Her experience in the Girl Scouts also influenced Danielle. “I am an only child. Without brothers or sisters to bond with and having to move every three years, Girl Scouts became a constant in my life. I think Girl Scouts strongly instilled in me a deep love for nature and the environment, respect for every living person, and a responsibility to make the world a better place than I found it.”
Food Finds a Way
As Danielle entered the University of Minnesota, her love of food led her to pursue an undergraduate degree in Agronomy and Food Science, followed by a master’s degree in Applied Plant Science.
After graduation, she went to work for General Mills. “For seven years, I was a food scientist,” Danielle explains. Though she learned a great deal, she says, “That didn’t fill me up. At the end of the day, I was working for the shareholder.”
She left her corporate job to go to work for a small nonprofit as their Director of Social Enterprise. “Being a new role, I had to help define what was in scope and out of scope. I developed some important relationships from my experience.” Danielle trained adults with barriers to employment. Through her work, she met Latina women who were struggling to make a living.
When Danielle was laid off from her non-profit job, she wanted to continue to work with three Latina women she had met. “I had heard about a new opportunity called Maker to Market,” Danielle recalls. Maker to Market is sponsored by Lakewinds Food Co-op and The Good Acre kitchen and wholesaler. “I told the other women about the opportunity and asked them if they were interested in giving a salsa business a chance. They said yes. We applied and were accepted!”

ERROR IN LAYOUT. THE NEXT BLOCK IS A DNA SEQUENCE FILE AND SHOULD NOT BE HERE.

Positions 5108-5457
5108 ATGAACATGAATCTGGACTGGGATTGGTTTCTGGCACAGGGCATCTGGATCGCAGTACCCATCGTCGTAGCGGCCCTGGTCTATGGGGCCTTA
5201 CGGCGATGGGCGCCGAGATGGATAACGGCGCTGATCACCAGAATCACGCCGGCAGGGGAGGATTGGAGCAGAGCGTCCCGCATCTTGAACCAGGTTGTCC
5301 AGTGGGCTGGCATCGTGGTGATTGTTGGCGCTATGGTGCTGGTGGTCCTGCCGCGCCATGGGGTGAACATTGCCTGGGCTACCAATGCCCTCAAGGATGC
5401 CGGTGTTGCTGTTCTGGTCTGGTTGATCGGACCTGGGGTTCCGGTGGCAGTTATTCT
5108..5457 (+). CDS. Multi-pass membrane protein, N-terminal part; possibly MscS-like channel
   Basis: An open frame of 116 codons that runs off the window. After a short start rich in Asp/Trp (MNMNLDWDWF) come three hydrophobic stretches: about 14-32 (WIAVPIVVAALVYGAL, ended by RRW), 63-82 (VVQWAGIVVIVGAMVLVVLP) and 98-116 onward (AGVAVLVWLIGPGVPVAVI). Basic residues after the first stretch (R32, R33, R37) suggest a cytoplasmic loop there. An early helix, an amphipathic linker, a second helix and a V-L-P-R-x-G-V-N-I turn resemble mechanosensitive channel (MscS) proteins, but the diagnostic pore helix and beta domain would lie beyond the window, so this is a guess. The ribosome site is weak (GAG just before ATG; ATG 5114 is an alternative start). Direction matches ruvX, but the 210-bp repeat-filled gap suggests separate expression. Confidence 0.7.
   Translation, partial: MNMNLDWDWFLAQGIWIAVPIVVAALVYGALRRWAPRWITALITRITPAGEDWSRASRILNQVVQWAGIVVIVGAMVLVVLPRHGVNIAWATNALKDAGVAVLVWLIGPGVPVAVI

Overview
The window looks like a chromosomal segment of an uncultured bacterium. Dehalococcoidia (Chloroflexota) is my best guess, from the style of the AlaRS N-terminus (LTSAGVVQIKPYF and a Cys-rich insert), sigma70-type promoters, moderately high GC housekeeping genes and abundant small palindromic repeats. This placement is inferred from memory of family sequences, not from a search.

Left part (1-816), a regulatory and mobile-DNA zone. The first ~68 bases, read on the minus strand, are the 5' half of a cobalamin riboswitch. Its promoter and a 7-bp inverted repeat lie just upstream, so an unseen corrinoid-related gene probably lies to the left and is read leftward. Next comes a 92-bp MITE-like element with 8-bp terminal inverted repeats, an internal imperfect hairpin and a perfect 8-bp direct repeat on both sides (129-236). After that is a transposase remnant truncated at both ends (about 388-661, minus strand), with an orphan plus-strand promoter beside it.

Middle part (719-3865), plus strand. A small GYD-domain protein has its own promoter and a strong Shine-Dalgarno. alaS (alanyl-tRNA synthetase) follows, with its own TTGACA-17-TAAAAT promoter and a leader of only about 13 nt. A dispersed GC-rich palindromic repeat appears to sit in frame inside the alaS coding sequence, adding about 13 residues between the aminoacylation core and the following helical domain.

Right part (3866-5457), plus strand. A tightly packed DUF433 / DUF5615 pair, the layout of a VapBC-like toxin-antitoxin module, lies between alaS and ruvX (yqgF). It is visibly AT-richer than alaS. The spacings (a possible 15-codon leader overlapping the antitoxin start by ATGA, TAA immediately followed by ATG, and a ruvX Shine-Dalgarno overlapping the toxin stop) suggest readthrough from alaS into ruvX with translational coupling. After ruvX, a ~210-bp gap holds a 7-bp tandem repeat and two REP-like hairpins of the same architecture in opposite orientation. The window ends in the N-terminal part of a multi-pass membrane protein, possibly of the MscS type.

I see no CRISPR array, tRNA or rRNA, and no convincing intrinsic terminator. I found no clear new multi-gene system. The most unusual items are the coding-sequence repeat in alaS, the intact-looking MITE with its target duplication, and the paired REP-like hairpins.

In the Maker to Market accelerator program, Danielle and her co-founders learned about the business of food from ingredient sourcing to sales forecasting. They learned from mentors and hands-on experience selling in stores.
To launch Señoras de Salsa, Danielle had to finance the business. “I sat down and had a discussion with my financial partner, my husband, about what starting a business could mean for us. He was very supportive of leaning on his income and benefits so that I could fund this opportunity.”
More Sales, More Impact
Señoras de Salsa has an impact by how they staff, empowering Latina women. They also create an impact by how they source ethical, organic, local, sustainable food.